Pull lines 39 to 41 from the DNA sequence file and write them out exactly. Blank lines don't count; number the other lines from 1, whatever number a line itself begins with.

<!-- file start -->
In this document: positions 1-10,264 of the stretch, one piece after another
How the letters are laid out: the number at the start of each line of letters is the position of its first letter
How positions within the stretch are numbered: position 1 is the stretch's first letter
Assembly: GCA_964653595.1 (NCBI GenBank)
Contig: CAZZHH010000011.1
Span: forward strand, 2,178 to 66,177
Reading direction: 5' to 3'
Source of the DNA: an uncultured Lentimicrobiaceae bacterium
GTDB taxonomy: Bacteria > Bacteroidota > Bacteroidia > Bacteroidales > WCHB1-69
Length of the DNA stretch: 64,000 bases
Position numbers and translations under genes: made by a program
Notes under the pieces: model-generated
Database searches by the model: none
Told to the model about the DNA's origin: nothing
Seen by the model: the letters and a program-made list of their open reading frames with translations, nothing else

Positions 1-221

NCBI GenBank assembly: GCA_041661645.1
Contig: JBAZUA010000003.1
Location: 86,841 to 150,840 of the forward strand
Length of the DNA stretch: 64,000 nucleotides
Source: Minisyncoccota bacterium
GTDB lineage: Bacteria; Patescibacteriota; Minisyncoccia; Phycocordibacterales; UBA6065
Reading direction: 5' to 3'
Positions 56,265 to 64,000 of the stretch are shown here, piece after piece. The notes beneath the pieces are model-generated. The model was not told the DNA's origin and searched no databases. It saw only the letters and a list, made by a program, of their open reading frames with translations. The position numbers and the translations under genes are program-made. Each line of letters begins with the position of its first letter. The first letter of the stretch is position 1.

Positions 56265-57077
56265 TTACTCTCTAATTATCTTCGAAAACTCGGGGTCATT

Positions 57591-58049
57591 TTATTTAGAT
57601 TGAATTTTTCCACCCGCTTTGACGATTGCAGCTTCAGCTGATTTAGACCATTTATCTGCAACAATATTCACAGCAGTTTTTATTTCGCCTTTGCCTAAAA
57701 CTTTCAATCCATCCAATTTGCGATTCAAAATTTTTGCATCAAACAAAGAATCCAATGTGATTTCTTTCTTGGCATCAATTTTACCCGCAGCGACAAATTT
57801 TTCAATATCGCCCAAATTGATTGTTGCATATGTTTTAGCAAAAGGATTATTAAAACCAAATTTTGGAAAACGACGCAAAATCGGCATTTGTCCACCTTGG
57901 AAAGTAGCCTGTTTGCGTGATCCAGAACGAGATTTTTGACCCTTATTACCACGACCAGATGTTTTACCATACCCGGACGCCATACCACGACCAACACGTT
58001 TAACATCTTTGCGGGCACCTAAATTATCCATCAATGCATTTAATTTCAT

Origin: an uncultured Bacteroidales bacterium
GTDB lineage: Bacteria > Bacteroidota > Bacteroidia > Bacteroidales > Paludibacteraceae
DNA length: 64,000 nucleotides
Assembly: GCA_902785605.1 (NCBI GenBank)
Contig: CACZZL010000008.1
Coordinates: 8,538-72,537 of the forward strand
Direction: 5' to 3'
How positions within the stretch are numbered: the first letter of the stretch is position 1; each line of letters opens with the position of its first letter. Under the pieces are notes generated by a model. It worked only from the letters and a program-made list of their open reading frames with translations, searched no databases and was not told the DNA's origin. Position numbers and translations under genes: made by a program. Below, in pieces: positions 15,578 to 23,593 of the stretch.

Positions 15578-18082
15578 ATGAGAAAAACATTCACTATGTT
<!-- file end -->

Coordinates: 8,538-72,537 of the forward strand
Direction: 5' to 3'
How positions within the stretch are numbered: the first letter of the stretch is position 1; each line of letters opens with the position of its first letter. Under the pieces are notes generated by a model. It worked only from the letters and a program-made list of their open reading frames with translations, searched no databases and was not told the DNA's origin. Position numbers and translations under genes: made by a program. Below, in pieces: positions 15,578 to 23,593 of the stretch.